Paranal is a 2600 meter-high mountain in Chile, and the location of the very large Very Large Telescope telescope*, an 8-meter monster that is one of the largest in the world. It creates amazing pictures of the heavens, as you might expect.
But you don't always need a telescope to see jaw-dropping beauty. The folks at the European Southern Observatory just released some really nice shots taken outside the dome. Here's one of the setting Sun:
The blue flash is the even more rare cousin of the unusual green flash. Basically, the light from the setting Sun is bent by the Earth's air. But the Earth is curved, so the closer an object is to the horizon, the more air it must pass through. Also, different colors of light are bent differently by air; the shorter wavelengths (violet, blue, green) are bent more then longer (yellow, orange, red), and these effects add up to generate a transient but very pretty flash of color. The circumstances needed for a flash are particular, so they don't happen terribly often.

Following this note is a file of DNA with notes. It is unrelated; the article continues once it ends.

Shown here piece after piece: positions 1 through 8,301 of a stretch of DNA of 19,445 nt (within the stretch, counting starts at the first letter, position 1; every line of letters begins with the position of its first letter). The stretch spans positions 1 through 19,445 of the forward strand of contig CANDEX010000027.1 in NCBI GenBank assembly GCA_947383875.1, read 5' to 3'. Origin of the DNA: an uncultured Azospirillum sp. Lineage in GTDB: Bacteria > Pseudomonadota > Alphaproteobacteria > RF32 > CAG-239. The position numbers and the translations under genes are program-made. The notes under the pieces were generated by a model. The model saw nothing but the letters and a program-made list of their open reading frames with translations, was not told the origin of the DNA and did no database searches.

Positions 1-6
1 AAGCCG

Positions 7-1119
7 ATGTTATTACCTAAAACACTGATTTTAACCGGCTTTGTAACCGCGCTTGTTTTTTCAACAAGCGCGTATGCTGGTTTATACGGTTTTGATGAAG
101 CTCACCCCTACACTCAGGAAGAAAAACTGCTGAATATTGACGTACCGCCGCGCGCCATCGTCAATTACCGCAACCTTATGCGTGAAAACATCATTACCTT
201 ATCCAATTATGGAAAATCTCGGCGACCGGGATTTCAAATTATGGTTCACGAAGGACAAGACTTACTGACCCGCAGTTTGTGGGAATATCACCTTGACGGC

The ESO released other images, including a green flash and spectacular shots of the gegenschein and zodiacal light: sunlight reflected back to us from dust particles in space. These are phenomenally difficult to see or photograph, so the pictures are particularly noteworthy and very, very pretty.
Someday I'd like to get to a site so dark I could see that for my own self. Wow.
Pictures like this are so cool: they remind us that there are things out there you've probably never even heard of, yet are incredibly beautiful and just waiting to be seen. All you have to do is want to know about them.